Jamaica, despite its mainstream reputation as a laid back, mellow vacation spot in the Caribbean, has a painfully common dark side—the island nation is well known as one of the most homophobic countries in the world. Which is why Ray Fuller, a bisexual 51-year-old man from Jamaica, came to America seeking safe asylum.
Asylum on the basis of sexuality is not uncommon. Advocates for refugees from countries like Syria and Uganda, where homosexuality can be punished with death, have been pushing for LGBT refugees to have their own quotas independent of the allowed numbers from their home countries, to make certain there is a place for them. But it is subject to current punitive criteria—it is common for immigration judges to deny asylum to LGBT refugees. If a refugee has never been in a relationship, they are denied on the basis that they can’t actually be LGBT. If they have been in one, they are denied because it’s too unsafe and risky.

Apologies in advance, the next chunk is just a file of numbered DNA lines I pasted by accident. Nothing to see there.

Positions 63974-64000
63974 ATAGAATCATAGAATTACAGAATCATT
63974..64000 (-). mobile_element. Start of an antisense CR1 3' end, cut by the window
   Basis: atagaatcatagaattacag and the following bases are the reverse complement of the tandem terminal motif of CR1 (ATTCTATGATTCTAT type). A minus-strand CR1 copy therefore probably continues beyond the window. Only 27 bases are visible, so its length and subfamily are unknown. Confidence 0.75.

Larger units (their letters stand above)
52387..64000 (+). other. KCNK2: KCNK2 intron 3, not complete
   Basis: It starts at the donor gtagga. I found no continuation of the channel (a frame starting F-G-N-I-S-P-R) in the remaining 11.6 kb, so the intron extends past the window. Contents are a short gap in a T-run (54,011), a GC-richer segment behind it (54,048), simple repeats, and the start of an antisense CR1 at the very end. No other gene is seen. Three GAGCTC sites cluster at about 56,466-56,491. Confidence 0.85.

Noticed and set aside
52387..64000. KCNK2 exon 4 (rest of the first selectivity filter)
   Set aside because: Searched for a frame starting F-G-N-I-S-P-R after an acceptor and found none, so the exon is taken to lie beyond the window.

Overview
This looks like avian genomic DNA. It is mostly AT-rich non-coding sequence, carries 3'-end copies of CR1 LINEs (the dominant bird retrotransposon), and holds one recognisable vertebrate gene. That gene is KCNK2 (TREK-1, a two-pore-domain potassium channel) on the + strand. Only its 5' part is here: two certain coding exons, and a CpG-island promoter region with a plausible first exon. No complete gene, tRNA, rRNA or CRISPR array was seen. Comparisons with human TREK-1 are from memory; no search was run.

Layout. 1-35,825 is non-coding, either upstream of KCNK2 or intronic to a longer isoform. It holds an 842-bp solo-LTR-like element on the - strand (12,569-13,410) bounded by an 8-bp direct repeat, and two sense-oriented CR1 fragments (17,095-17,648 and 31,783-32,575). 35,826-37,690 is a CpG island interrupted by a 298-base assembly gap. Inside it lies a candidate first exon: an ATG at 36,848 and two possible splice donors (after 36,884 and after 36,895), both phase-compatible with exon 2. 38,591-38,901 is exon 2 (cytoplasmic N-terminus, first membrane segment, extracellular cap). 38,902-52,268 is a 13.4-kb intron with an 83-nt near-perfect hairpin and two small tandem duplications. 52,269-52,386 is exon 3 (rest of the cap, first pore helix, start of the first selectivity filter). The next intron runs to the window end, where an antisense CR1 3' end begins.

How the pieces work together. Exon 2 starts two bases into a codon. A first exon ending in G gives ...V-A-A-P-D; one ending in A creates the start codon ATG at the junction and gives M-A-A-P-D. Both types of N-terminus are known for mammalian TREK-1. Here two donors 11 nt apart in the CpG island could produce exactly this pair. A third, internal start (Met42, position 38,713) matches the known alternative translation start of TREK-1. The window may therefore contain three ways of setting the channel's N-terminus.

In Fuller’s case, he was brought up before immigration judges of the 7th Circuit U.S. Court of Appeals. The three-judge panel (all apparently heterosexual white men) concluded in less than an hour both that bisexuality was not persecuted in Jamaica (because a bi person can choose to act straight) and that Fuller was lying about his bisexuality anyway.
Fuller testified that while he was married to a woman, he has dated both men and women throughout his adult life, has had affairs with men during his married life, and has been personally and literally stoned, shot, and disowned by his family when he was outed as having had gay sex.
The judges said they might have ruled differently had he been able to get any of his male lovers to testify in person, despite the fact that they lived hundreds of miles away and would have been outed to do so. In absence of those impossible testimonies, they ruled that he be deported. When he is, his life will be in danger, as a simple Google search can now uncover his entire testimony about his sexuality.